tonibunny
05-31-2010, 03:00 AM
If it's of any interest to you, for the first 10 years of my life (1976-1986) I wore EDF plaster casts and Milwaukee braces that were created using plaster moulds taken whilst on the EDF frame.

I think they did a wonderful job in preventing me from progressing too quickly. The goal was to get me to the age of 10 before I had my first fusion surgery, and I made it, though around the age of 5 my notes stated that I'd probably need fusion at 8 or 9.

I started off with Infantile Idiopathic curves of 62 and 40 degrees at the age of 6 months. EDF casts, as you'll know, can actually correct curves in infants due to the fact they have such soft bones they are able to be "moulded" into place. Sadly this did not work for me; it does not work for eveyone who starts off with a curve of this size, and double curves seem harder to treat than single ones.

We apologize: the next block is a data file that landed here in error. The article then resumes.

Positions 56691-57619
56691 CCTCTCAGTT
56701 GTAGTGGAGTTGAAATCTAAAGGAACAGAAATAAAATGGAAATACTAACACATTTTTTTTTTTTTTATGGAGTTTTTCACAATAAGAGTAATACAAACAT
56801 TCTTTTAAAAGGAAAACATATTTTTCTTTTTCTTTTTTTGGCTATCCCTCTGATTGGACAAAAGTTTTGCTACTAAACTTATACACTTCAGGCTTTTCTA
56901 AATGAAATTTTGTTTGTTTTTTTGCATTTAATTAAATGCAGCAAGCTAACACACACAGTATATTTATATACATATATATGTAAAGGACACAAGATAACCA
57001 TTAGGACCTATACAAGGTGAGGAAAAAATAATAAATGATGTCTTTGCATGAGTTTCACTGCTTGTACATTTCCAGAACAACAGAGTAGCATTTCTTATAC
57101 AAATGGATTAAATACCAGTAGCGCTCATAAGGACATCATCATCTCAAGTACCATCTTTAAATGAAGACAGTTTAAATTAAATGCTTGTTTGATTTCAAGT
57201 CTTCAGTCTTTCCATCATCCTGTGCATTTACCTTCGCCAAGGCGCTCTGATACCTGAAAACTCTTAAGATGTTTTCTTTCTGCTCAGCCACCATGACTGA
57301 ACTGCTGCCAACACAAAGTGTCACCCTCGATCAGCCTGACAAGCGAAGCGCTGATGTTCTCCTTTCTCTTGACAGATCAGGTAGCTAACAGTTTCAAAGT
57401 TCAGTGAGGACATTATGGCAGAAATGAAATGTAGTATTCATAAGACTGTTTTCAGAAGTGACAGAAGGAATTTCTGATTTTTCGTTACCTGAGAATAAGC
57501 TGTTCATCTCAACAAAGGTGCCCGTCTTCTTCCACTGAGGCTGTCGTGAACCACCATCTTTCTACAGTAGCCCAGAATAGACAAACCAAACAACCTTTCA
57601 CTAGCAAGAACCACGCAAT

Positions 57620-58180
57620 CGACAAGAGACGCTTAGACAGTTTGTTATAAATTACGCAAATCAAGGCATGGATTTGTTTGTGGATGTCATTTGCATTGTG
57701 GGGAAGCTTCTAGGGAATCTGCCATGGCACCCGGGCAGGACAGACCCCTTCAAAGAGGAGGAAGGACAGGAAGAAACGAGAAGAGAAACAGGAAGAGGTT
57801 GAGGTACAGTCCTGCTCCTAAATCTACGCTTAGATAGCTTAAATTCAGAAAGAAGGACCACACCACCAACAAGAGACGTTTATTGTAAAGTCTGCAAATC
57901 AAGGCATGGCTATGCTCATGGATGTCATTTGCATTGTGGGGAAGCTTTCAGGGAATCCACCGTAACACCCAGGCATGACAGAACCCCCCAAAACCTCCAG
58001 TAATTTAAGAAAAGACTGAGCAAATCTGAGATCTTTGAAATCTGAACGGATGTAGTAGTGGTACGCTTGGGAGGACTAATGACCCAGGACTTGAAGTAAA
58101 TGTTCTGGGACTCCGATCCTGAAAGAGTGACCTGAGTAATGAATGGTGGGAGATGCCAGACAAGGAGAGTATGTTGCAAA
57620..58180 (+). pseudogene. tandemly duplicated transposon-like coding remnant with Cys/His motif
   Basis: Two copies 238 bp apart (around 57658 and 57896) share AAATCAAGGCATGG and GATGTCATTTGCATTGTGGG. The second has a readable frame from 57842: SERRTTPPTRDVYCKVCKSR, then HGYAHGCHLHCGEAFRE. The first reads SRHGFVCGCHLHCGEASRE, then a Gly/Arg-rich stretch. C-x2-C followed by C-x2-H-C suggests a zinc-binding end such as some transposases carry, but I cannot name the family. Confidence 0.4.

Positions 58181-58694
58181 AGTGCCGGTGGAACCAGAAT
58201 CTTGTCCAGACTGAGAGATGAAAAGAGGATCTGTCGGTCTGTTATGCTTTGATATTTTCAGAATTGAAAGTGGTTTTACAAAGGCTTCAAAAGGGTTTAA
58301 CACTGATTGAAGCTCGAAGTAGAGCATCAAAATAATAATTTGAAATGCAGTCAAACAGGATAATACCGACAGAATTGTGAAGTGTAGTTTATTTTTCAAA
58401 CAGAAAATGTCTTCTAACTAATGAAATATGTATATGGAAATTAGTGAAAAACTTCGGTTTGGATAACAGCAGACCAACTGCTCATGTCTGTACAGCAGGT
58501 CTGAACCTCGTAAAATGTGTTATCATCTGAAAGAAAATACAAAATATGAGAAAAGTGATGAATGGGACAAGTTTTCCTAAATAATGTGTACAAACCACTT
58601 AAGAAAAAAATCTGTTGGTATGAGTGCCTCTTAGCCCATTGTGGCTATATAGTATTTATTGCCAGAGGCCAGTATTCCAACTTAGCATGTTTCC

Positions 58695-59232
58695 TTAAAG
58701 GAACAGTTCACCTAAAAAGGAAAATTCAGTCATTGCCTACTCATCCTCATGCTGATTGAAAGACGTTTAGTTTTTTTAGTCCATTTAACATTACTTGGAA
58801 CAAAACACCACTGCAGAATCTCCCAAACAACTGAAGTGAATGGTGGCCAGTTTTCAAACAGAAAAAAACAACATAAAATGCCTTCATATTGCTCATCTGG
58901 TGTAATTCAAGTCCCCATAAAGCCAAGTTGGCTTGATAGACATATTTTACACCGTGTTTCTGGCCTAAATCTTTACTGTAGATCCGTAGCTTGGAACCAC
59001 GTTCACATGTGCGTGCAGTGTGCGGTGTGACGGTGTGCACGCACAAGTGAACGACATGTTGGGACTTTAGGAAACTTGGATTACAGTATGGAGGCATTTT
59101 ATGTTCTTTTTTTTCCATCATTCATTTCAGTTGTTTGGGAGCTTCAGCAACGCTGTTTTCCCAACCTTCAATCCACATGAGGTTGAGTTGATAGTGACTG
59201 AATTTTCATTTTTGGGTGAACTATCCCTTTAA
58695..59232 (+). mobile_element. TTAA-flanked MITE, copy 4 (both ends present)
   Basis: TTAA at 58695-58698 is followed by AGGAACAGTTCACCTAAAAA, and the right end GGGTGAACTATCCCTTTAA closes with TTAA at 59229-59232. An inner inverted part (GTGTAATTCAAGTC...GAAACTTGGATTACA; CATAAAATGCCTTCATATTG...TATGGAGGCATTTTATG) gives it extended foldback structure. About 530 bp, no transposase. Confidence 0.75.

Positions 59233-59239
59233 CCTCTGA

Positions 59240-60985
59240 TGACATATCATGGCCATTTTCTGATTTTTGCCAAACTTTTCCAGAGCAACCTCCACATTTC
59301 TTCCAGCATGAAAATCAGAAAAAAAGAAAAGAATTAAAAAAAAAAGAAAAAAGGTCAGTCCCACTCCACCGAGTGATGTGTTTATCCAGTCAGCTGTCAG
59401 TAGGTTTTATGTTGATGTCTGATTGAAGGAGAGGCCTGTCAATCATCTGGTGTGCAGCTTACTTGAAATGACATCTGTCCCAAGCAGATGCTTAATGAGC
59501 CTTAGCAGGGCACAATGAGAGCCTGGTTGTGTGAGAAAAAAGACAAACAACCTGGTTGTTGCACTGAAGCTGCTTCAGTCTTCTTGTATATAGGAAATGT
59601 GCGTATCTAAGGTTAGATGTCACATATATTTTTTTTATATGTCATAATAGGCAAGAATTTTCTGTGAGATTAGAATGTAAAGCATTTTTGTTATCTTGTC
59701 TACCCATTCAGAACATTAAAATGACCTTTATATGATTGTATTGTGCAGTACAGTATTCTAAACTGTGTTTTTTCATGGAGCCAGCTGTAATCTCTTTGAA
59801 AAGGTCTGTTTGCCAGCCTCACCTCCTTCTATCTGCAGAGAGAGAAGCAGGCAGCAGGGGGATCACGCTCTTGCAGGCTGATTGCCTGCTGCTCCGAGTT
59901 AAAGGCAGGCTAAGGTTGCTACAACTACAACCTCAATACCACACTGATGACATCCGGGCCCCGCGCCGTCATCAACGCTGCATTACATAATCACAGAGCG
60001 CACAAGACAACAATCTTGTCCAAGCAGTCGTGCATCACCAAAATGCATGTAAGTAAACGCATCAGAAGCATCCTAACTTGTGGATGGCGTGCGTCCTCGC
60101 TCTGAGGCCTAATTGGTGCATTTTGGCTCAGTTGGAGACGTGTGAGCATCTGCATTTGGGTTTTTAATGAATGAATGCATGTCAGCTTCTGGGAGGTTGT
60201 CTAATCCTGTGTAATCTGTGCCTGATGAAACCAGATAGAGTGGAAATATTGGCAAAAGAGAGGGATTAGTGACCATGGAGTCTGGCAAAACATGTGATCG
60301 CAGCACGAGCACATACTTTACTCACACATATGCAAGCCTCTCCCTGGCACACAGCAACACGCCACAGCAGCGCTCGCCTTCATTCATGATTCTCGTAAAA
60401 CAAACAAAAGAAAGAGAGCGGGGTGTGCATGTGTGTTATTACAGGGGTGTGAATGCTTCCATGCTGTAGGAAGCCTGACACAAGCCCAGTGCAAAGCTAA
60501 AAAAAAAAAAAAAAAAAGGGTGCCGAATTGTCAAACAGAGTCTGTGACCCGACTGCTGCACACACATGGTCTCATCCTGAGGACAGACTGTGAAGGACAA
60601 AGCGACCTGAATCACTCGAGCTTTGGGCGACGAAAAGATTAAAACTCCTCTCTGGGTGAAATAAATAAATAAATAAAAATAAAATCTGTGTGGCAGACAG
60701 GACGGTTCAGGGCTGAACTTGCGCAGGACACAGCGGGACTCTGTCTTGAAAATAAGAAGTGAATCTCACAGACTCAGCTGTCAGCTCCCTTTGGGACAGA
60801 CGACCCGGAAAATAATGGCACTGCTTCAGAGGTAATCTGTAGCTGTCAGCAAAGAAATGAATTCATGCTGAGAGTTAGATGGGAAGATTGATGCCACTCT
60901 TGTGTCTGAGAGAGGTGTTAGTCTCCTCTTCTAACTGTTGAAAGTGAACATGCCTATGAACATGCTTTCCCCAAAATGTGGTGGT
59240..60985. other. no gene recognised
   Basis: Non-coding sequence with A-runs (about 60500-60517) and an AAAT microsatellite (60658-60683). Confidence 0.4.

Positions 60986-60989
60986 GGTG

flerc
05-31-2010, 09:09 AM
Thanks Toni, all kind of information is useful for me. If you know about more people that have used Edf (especially teenagers) please let me know.
Sorry Sharon, Iím not sure if I understand what you said me, please say me in English too.
rohrer01, as you suggested, Iím thinking in risks. I donít know if it could be possible what you said about dislocations. Edf is not being used in my country; I donít know how to contact other people using it.
In fact I want to do a mix of different solution. I donít want to use EDF exactly as Cotrel said to use it. I think a rigid brace could be bad. It seems it would be a mystery for ever (at least for me) if Spinecor could be used when the plaster brace is removed.. is so difficult for me to get information..